Charles Dickens is one of the world's most revered novelists, and certainly the writer most associated with the Christmas season.
Helquist's vision of the classic story depicts a hawkish Scrooge (who's a cadaverous shade of green) against a backdrop of bustling Victorian streets, with pleasing touches of detail, humor and a few frightful strokes. When the clock strikes one, announcing the arrival of the first ghost, the moon hangs in an unholy green sky, and the Ghost of Christmas Yet to Come stands in a tattered cloak, surrounded by eddying mists (but also draped with strings of Christmas lights). The eye-catching art makes a strong pairing to the accessible abridgment of Dickens's text. Ages 5-up. (Oct.) Copyright 2009 Reed Business Information.
Gr 5-8-Lynch's dark and brooding, ethereal illustrations are pitch-perfect in this beautifully imagined version of the tale. The artist moves from full spreads of breathtaking landscapes to framed views of quiet interior scenes with ease, echoing the pace of the tale as Scrooge is whisked from place to place across time and then pulled into quiet, intimate moments. (c) Copyright 2012. Library Journals LLC, a wholly owned subsidiary of Media Source, Inc. No redistribution permitted.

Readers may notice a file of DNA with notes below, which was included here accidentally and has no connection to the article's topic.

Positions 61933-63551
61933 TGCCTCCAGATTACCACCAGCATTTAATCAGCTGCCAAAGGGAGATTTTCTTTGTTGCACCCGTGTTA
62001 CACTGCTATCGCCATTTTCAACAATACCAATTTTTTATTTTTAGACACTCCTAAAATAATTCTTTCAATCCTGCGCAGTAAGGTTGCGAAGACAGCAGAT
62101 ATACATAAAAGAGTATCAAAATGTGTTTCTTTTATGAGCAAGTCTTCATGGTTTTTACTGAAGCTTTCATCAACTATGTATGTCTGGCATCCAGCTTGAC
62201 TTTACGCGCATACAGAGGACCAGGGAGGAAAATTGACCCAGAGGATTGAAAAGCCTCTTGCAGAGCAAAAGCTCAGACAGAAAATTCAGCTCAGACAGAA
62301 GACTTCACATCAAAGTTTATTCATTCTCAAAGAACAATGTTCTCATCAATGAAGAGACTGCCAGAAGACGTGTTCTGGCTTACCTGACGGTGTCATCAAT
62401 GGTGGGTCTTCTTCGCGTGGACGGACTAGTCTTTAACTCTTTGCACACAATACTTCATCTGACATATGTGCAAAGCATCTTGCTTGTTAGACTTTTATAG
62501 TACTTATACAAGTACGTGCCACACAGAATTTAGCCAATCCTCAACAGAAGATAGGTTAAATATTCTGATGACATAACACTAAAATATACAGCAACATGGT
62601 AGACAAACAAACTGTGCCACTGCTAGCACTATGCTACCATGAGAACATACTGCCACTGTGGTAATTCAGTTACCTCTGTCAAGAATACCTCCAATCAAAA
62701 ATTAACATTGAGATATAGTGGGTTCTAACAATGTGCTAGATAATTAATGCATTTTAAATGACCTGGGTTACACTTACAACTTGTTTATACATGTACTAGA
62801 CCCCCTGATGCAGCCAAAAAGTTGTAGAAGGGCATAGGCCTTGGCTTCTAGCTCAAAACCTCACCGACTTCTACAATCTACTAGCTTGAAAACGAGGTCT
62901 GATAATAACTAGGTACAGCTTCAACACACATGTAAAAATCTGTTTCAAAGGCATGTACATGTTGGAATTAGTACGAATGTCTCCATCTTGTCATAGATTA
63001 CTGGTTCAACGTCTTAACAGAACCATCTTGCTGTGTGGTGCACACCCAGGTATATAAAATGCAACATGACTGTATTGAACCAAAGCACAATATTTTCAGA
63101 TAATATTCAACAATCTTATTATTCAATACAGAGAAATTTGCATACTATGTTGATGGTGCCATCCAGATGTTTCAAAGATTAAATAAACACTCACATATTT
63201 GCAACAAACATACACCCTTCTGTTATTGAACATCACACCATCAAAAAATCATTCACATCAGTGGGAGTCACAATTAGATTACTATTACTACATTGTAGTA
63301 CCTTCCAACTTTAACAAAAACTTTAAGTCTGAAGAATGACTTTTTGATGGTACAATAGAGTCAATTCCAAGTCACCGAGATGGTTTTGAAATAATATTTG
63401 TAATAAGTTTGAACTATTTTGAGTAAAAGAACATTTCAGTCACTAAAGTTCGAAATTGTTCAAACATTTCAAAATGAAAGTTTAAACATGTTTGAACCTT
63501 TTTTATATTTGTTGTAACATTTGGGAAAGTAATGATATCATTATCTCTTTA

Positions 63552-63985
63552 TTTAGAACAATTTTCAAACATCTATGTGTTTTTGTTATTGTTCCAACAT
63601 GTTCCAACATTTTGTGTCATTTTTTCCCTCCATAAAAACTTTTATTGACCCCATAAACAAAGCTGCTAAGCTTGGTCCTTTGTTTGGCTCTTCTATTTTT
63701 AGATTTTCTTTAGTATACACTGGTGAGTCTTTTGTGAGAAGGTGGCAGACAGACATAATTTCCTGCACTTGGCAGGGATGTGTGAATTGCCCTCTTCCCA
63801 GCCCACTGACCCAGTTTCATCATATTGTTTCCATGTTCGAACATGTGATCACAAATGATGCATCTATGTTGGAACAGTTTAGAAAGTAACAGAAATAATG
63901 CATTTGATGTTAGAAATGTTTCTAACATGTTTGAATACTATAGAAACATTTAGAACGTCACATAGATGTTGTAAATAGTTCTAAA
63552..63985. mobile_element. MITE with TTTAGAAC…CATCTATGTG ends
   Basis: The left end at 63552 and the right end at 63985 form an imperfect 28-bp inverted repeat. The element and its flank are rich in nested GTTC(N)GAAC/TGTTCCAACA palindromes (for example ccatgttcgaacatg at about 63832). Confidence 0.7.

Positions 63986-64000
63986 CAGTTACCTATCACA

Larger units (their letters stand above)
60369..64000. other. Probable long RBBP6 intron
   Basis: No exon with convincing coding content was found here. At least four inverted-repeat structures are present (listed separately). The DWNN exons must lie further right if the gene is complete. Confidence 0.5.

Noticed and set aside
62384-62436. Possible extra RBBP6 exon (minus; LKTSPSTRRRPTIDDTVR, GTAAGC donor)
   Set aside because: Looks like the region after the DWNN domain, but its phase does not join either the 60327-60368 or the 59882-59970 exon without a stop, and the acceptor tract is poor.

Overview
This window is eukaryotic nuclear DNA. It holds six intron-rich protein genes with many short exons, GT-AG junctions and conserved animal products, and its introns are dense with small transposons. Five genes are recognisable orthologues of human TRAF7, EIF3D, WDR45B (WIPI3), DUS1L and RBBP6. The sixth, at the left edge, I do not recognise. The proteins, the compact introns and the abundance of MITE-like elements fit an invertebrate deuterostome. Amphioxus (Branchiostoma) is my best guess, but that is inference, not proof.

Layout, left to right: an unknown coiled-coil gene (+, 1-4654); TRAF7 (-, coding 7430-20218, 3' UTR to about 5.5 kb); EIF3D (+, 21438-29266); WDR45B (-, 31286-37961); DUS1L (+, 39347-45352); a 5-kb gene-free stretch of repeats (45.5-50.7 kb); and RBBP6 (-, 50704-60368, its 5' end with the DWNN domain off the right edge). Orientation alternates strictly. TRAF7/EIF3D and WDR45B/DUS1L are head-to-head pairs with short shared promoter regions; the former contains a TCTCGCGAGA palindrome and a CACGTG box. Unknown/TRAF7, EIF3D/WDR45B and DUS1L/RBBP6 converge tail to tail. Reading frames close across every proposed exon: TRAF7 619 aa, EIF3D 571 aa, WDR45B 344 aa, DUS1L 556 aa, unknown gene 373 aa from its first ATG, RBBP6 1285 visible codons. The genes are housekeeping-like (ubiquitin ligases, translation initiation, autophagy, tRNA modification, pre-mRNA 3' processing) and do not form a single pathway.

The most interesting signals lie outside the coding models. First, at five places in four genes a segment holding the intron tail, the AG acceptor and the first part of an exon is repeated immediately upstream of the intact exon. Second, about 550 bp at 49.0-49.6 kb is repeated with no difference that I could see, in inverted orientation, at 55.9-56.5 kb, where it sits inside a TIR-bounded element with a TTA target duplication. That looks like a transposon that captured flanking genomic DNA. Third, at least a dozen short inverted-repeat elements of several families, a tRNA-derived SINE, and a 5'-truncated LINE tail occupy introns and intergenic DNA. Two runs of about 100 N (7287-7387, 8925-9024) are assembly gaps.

"Entertainment Weekly" A low tech audio Christmas card: no sound
effects, no gimmicks, just one of the the great voices of the
contemporary classical stage creating as vivid a cast of characters
as Dickens imagines. The Royal Shakespeare Company
veteran...doesn't so much read the story as inhabit it with
"Newsweek" Reciting the litany of Scrooge's scrooginess, Stewart relishes the emotional gamut of meanness...Humbug seldom sounds so good.
"The Washington Post" Not only is Patrick Stewart wonderful, but this is surely one of the best performances of "A Christmas Carol" ever recorded...By sheer energy and dramatic skill, Stewart invests this story with not merely life, but freshness, excitement and wonder.